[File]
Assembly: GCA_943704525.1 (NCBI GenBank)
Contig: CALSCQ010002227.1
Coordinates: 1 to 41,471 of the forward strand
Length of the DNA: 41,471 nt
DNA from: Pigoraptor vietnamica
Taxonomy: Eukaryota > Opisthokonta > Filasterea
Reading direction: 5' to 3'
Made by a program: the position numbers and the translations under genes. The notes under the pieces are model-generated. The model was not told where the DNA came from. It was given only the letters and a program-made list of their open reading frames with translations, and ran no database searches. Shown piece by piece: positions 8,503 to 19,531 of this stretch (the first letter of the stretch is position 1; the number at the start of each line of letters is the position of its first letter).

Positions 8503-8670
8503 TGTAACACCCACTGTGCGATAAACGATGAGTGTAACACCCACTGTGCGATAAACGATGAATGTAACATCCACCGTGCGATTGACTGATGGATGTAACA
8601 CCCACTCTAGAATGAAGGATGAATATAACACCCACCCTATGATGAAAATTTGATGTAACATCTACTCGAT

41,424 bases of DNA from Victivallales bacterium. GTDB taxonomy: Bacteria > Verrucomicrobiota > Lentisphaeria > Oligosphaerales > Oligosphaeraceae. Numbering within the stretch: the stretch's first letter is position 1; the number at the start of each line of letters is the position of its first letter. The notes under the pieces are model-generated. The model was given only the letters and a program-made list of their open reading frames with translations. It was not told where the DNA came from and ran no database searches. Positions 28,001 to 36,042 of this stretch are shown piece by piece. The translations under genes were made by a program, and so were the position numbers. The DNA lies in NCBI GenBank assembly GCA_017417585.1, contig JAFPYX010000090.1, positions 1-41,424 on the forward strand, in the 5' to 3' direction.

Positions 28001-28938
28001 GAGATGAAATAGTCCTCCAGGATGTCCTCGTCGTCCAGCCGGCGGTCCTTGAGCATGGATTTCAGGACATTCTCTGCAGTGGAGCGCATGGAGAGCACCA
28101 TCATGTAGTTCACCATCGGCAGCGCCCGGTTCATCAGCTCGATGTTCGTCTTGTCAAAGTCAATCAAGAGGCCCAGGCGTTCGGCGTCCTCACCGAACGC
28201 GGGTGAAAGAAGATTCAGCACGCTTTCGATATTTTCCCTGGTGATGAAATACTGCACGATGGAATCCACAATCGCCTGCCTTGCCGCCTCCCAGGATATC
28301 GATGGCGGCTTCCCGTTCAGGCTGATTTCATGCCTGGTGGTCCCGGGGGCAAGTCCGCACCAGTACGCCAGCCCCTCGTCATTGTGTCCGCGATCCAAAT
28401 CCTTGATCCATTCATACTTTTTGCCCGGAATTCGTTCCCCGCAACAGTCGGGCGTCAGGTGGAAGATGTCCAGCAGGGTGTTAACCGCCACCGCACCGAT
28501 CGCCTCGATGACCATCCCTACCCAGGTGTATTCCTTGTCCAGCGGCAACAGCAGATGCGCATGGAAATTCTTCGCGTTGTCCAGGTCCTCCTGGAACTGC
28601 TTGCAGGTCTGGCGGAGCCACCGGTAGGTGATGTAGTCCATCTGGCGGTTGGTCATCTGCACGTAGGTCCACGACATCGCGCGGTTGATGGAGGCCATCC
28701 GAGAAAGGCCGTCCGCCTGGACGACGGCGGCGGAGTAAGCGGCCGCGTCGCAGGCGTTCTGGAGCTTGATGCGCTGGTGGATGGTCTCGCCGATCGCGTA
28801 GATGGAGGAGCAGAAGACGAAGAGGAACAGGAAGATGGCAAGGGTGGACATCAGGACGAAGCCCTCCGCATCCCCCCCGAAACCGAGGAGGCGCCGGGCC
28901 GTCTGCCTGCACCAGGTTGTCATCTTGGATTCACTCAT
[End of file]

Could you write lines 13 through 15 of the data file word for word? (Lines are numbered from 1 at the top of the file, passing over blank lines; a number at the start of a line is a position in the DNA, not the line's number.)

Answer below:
Positions 28001-28938
28001 GAGATGAAATAGTCCTCCAGGATGTCCTCGTCGTCCAGCCGGCGGTCCTTGAGCATGGATTTCAGGACATTCTCTGCAGTGGAGCGCATGGAGAGCACCA
28101 TCATGTAGTTCACCATCGGCAGCGCCCGGTTCATCAGCTCGATGTTCGTCTTGTCAAAGTCAATCAAGAGGCCCAGGCGTTCGGCGTCCTCACCGAACGC